Mel Brooks’ “Young Frankenstein” surely ranks in the upper echelon of movie comedies, right beside his “Blazing Saddles” and “High Anxiety.” He struck gold again when he adapted “The Producers” into a megahit Broadway musical.
As a follow-up to that one, he guided “Young Frankenstein” to the stage, hilariously, and the results now are on view at Santa Ana’s Attic Community Theater, which has a monstrous hit on its hands. If you need a good laugh — and who doesn’t these days — this is the place.
Director Kathy Paladino has assembled a terrific cast to fill some exceptionally familiar roles and, with music director Eric Przytulski, has transformed this bravura monster mash into a tuneful delight. You know full well what’s coming but you laugh yourself silly anyway.
The most impressive element among many in the ensemble is the monster. Jim Huffman has both the stature and the acting chops to sell this creepy character, and as a bonus, he even designed the dungeon-like multi-faceted backdrop that’s transformed into a plethora of settings.
As the title character, a brilliant brain surgeon who pronounces his name “Fronkensteen,” Jaycob Hunter has mastered the combination of massive ego and bumbling social ineptness the role requires, but his soft speaking voice needs a little upward twist of the volume knob.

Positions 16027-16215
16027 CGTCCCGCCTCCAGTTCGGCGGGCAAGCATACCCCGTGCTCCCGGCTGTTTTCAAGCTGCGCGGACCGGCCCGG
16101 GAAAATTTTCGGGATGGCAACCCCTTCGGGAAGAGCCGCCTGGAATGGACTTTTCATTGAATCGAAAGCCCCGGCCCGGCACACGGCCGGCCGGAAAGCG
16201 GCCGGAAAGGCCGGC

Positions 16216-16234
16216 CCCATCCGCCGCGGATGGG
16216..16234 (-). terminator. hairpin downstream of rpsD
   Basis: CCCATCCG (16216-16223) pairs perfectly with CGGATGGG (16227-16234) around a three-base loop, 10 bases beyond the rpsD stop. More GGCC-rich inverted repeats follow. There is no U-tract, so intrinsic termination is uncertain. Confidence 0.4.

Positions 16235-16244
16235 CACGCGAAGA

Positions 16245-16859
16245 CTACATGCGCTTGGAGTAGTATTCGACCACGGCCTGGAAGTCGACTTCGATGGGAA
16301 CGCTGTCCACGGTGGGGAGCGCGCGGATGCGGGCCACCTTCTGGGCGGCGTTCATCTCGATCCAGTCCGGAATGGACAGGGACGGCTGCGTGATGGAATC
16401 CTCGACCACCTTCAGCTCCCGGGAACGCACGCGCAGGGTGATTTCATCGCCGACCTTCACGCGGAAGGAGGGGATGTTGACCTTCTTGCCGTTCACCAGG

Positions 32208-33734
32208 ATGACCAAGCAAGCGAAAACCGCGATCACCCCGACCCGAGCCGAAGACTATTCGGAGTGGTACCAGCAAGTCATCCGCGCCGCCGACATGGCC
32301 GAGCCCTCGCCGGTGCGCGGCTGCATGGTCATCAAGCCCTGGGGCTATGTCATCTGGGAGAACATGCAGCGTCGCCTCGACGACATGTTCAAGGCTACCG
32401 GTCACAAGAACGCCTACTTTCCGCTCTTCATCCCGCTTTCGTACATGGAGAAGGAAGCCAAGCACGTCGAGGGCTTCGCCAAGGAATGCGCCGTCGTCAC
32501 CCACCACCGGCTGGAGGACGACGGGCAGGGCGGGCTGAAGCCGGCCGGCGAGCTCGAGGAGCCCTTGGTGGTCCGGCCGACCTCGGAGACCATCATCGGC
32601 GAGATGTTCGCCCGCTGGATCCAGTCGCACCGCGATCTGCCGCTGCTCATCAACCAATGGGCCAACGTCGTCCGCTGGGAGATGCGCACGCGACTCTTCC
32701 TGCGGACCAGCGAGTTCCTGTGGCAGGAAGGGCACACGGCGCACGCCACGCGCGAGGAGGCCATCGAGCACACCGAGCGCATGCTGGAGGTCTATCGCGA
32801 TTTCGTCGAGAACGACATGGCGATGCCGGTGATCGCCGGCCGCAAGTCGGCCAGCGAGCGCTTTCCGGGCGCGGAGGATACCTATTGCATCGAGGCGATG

His lab assistants Igor and Inga are particularly well played by David Rodriguez and Brooke Lewis. Rodriguez displays a sly comic touch while Lewis injects a sensual demeanor into the scientific activity.
The spooky Frau Blucher, whose uttered name makes horses whinny, is beautifully enacted by Mary Price Moore, who steals several segments of the show. Her rendition of “He Vas My Boyfriend” is a particular howl.
Nicole Gerardi impresses as the doctor’s beautiful but emotionally unavailable fiancée whose attitude undergoes a monstrous adjustment. She also unveils a superb singing voice late in the show.
The overbearing town constable is played with full Teutonic vigor by Tyler Below, and JD Rinde makes a wacky appearance as the blind hermit. This version of the show even features a spirited cameo bit by the multi-talented Bob Fetes as the dream ghost of Frederick’s grandfather.
Choreographer Maureen Russell has energized the ensemble of townsfolk, and her “Transylvania Mania” number, which closes the first act, is simply outstanding.
“Young Frankenstein” was a great comic movie, and setting it to music as a stage production has made it even more enjoyable. It’s a monster mash for all ages at the Attic Community Theater.
IF YOU GO
What: “Young Frankenstein”
Where: Attic Community Theater, 2834 S. Fairview St., Santa Ana (enter from Segerstrom Avenue)
When: Fridays and Saturdays at 7:30 p.m., Sundays at 2:30 until Nov. 24
Information: (714) 662-2525; ocact.com